Bowl's Diary

Outdoor grass bowls is played as a summer sport, the season commencing from the end of April to the end of September.

The closed season allows for an end of season renovation, hopefully while the good germination weather is still with us and continues through the dormant winter period until the spring.

If end of season renovation work hasn't been completed fully before the cold weather sets in, in the autumn, then don't panic, the spring usually allows enough time to make any repairs, (over seeding and top dressing) and get any new grasses established in time for the start of the season.

See our Useful Information section for the rink and overall measurements of the bowling green.

In brief there are two types of green, a flat green and a crown green. Typically flat greens are found in the south of the UK whereas crown greens are usually situated further north. A typical green is usually square in shape and should be between 37 and 40 metres in width and length. The area of an average sized green will be 1500 m².

The maintenance criteria for the sport of bowls is to provide a firm, even and true surface. The woods need to roll on level ground that is free from undulations that may otherwise cause the wood to deviate. The surface should also be weed and moss free, with a complete coverage of suitable grasses. In Crown bowls the centre of the green is cambered, this adds interest to the bowling, but the local levels of the green still need to be true.

Our monthly diary is not 'set in stone' and is purely designed as a guideline. There are variables involved that will ensure that no working template can be created, the weather, the site location, aspect, soil characteristics, finance available will help to determine your own working diary.

Please feel free to e-mail us on your helpful hints and tips for any months during the year.


Another quiet month in terms of how much physical work can be achieved on the green. However it allows extra time for the periphery areas to be worked on in readiness of the spring onslaught.

Switching or drag brushing will be the order of the day, assuming the ground isn't frosty. If there is frost-stay off! However when the weather is mild you need to brush to remove dew, and get the grass dry and standing up, but also to disperse any worm casts to avoid the grass becoming smothered. Worm casts are best dispersed when drying and therefore crumbly, which goes against brushing to remove the dew. The necessary evil of brushing is to stop disease multiplying and spreading via water droplets, so there isn't much of a choice. If time allows brush the green again, late afternoon to disperse any worm casts that have emerged during the day, while the grass leaf is dry.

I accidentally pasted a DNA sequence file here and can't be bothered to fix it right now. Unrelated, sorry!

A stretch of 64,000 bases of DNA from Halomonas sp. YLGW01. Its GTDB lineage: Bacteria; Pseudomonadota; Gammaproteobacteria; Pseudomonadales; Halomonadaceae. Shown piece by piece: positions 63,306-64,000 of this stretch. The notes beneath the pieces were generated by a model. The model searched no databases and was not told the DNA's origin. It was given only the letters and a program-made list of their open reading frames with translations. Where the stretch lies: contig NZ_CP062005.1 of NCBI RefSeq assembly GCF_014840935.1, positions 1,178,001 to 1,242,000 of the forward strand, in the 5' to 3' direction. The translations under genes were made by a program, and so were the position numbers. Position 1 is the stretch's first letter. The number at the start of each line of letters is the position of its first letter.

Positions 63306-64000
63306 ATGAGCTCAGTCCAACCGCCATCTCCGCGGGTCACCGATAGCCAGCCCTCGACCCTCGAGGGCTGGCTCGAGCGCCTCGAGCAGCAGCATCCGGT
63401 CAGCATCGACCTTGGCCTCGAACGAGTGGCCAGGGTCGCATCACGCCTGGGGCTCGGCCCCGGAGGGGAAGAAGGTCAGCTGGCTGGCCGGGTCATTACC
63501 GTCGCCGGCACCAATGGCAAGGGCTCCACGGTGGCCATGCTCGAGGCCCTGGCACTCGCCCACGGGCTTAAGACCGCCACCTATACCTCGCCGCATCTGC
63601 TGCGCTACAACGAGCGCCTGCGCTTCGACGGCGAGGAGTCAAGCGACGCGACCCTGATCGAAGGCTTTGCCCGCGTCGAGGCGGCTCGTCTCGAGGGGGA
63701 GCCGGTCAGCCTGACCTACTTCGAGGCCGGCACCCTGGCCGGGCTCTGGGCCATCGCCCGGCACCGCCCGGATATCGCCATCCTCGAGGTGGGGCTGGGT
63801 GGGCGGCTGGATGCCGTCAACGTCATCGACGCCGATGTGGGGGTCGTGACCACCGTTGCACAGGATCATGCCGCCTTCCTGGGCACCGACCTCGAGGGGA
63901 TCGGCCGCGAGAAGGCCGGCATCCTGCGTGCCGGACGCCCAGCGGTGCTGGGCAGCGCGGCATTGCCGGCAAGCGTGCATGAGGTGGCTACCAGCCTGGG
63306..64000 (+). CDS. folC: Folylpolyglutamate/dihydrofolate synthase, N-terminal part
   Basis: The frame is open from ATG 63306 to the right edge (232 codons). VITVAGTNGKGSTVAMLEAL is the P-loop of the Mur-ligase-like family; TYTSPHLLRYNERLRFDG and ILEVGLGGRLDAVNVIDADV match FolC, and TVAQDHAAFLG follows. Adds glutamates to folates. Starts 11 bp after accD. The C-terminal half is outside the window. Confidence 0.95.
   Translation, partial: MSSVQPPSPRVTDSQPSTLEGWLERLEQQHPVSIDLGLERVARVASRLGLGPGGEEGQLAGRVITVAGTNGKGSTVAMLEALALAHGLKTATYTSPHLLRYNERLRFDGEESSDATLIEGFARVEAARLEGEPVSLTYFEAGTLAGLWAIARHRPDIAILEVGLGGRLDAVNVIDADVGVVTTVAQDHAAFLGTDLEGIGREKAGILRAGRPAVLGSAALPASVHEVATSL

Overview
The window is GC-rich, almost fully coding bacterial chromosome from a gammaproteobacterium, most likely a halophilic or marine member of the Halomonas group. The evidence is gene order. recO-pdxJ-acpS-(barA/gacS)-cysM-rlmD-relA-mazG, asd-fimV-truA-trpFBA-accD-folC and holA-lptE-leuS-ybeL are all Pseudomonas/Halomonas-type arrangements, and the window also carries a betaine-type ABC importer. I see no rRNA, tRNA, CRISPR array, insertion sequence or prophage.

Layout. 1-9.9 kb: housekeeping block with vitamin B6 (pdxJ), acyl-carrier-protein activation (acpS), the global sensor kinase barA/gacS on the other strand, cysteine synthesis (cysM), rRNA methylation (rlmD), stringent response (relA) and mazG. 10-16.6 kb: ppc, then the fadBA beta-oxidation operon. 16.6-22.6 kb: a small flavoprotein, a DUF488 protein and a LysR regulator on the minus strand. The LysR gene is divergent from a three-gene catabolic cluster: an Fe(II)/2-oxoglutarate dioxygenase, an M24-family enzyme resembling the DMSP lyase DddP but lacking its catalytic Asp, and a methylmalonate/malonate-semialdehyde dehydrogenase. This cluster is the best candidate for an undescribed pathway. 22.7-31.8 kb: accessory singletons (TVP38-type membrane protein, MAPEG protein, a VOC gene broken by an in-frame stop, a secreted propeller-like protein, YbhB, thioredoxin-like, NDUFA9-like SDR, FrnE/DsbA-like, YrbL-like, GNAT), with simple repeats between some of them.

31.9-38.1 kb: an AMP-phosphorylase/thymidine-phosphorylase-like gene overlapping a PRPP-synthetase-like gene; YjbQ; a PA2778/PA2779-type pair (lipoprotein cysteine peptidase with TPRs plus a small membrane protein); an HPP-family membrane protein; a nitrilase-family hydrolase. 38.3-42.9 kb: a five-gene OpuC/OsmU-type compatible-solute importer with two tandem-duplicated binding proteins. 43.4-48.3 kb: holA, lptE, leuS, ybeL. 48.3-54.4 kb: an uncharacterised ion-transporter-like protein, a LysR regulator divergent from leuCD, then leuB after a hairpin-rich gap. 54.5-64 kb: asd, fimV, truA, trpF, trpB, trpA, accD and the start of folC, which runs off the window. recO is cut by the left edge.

As stated in January, the cold air and night time frosts, should keep diseases in check, but keep an eye on the green and if necessary spray with a contact fungicide. At the end of January 2003, the country experienced over a week of unnaturally high temperatures. These temperatures will have encouraged disease, but also promoted some growth. So, again, if weather conditions allow, tip the green with the mower at least twice during the month. Groundsmen tend to vary in ideas as to the height of winter cut, but typically it is tipped between 12-20 mm.

If there wasn't time or conditions didn't allow in January, apply a winter turf tonic to help the grass to remain resilient to fungal attack and be in a position of strength for the spring growth. The tonic needs to have a minimal dose of Nitrogen, some phosphorous, plenty of Potassium and some iron, but the actual amounts will be determined by the soil analysis of each individual green.

Continue your aeration of the green (subject to weather and soil conditions) by slit, solid or chisel tining at least once during February. Aeration is most important in helping to remove surface water and provide air space for the roots to grow into.

It isn't too late yet to put your machines in for a service but if the mowers are back having already been serviced, then make sure they are stored safely and securely. The winter months are an ideal time for thieves, usually because there are few people around out of season-so be vigilant.

Assuming that the ditches are cleaned out and free of rubbish, check to see if you need to order any additional cork or ditch material in readiness for when the ditches are refilled.

Keep the grass banks in trim and while there is little plant growth and if the weather is fine, it's worth considering a quick coat of Cuprinol or similar on perimeter fencing.